Eugene Bullard was a boxer, pilot, club impresario, and spy in the early to mid-twentieth century. With a life story ripe for a biopic, racism has long kept his story in the shadows. Bullard was the first African American fighter pilot, flying in World War I for France. A decorated war veteran, Bullard owned and managed a Parisian nightclub between the world wars, welcoming greats of the Jazz Age to his stage and as his guests. As the shadow of the Third Reich loomed, Bullard spied for France, g Eugene Bullard was a boxer, pilot, club impresario, and spy in the early to mid-twentieth century. With a life story ripe for a biopic, racism has long kept his story in the shadows. Bullard was the first African American fighter pilot, flying in World War I for France. A decorated war veteran, Bullard owned and managed a Parisian nightclub between the world wars, welcoming greats of the Jazz Age to his stage and as his guests. As the shadow of the Third Reich loomed, Bullard spied for France, garnering more honors. The latter years of his life were lived out in relative obscurity in the United States. So why hasn’t the story of Bullard made it big yet? Obviously, the systemic racism of the United States is the dominant reason. Another reason, likely with the same root cause, is the lack of source information. The authors are honest about this, and provide examples of times when Bullard’s own retelling of his story directly contradicts the remaining evidence, such as his report that his wife died after five years of marriage, when death records show that she outlived Bullard by a number of years. I occasionally found the book challenging because it was highly episodic and frequently took extended detours into the biographies of other individuals. The volume of detours, particularly in the first third to half of the book, often buried Bullard’s story. Those asides sometimes took the book from a biography towards a microhistory, addressing professional boxing at the beginning of the twentieth century and the Paris club scene in the 1920s and 1930s. Final verdict: An interesting story, but it suffers a bit in the telling. Recommend for those with a strong interest in biographies of little-known historical figures, with the understanding that source information is limited, so details may be more sparse than in biographies of more widely known individuals. Disclaimer: I received a copy of this work from the publisher via NetGalley for an honest review.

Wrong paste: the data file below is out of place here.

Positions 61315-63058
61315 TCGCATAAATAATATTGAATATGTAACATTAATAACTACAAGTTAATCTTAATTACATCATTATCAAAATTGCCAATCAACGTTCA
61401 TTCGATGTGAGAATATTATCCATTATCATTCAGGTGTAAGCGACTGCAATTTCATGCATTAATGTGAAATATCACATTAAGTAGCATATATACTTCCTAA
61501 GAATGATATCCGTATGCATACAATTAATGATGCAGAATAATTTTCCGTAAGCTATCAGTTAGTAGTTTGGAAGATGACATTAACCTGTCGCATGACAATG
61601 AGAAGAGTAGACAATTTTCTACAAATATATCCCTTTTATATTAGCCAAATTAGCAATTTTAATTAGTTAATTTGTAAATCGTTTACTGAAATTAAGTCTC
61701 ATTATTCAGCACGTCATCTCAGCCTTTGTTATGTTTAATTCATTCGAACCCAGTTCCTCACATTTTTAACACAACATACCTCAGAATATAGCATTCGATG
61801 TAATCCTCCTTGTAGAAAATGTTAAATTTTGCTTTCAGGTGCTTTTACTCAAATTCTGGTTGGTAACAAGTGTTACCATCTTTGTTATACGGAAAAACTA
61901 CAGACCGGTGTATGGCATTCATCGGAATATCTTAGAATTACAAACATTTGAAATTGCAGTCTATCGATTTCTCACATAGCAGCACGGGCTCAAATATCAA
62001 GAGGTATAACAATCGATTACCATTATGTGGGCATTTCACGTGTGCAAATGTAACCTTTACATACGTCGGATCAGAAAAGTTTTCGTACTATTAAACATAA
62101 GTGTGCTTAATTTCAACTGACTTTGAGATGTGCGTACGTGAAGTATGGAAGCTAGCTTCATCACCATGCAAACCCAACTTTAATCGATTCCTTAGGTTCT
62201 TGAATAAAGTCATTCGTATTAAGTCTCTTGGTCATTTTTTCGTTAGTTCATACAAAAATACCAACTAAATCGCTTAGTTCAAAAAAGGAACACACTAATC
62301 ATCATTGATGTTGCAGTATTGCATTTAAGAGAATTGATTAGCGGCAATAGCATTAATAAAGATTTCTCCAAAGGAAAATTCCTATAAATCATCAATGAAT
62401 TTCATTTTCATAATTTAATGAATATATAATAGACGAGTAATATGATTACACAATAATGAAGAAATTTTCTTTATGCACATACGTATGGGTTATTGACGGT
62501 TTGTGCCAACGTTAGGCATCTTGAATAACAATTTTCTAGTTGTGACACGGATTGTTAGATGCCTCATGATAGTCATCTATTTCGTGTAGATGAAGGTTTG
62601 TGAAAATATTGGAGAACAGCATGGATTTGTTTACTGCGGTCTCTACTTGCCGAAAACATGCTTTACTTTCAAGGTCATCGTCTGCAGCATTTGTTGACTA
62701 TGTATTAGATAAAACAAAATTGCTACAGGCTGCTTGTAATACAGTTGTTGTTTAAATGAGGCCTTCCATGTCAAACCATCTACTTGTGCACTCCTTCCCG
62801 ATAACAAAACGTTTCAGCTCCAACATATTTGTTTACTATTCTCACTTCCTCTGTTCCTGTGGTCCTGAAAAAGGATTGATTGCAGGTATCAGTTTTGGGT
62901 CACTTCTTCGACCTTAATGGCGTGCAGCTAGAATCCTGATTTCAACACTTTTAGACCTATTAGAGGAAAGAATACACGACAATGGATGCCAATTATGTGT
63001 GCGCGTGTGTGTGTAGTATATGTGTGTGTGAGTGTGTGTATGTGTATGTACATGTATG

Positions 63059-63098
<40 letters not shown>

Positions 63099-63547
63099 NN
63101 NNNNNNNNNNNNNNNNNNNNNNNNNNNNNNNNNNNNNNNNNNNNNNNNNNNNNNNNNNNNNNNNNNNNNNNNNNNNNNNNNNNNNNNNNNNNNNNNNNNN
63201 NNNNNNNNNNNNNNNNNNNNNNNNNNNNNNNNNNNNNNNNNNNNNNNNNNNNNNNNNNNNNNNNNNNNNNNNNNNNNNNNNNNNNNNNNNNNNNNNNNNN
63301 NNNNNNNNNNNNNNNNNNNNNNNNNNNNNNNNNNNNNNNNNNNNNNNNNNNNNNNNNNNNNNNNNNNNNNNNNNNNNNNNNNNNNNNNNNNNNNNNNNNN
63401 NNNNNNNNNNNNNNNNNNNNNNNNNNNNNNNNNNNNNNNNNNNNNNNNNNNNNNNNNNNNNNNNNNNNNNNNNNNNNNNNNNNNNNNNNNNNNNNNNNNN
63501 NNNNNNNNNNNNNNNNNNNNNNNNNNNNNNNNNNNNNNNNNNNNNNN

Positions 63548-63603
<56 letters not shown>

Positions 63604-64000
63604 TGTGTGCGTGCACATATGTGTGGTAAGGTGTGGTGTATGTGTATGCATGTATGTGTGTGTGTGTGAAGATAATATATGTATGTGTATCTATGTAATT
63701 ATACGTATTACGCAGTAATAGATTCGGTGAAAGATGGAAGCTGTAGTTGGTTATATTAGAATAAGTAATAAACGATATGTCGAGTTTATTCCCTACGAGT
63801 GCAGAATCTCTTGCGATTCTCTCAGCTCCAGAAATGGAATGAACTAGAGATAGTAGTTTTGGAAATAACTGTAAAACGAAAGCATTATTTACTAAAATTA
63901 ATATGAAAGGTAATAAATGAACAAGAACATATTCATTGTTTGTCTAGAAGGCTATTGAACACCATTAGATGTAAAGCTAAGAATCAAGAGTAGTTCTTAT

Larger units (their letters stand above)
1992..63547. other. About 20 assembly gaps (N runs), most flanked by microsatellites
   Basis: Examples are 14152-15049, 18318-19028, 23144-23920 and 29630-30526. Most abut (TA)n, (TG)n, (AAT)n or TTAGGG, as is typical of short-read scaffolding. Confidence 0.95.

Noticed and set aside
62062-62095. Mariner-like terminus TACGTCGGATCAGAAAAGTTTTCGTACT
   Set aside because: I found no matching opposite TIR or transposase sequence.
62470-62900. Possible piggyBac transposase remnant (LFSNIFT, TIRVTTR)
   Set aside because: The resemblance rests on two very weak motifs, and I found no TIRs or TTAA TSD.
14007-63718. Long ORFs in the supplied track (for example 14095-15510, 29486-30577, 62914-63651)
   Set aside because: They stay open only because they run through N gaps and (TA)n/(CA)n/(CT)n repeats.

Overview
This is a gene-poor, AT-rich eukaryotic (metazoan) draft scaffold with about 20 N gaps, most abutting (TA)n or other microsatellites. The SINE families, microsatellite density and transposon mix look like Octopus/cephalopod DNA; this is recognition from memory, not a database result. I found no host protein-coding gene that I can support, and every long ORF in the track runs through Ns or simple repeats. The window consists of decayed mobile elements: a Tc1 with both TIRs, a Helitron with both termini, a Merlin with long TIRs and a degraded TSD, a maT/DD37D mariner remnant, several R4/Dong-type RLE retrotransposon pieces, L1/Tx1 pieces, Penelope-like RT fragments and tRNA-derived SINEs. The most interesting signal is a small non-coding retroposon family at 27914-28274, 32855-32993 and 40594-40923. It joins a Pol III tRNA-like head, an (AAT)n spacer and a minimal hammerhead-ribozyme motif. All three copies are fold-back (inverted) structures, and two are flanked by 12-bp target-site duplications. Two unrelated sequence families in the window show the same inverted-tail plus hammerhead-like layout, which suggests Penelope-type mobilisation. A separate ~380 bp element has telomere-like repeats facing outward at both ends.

12. 5 out of 5

    Sugarpuss O'Shea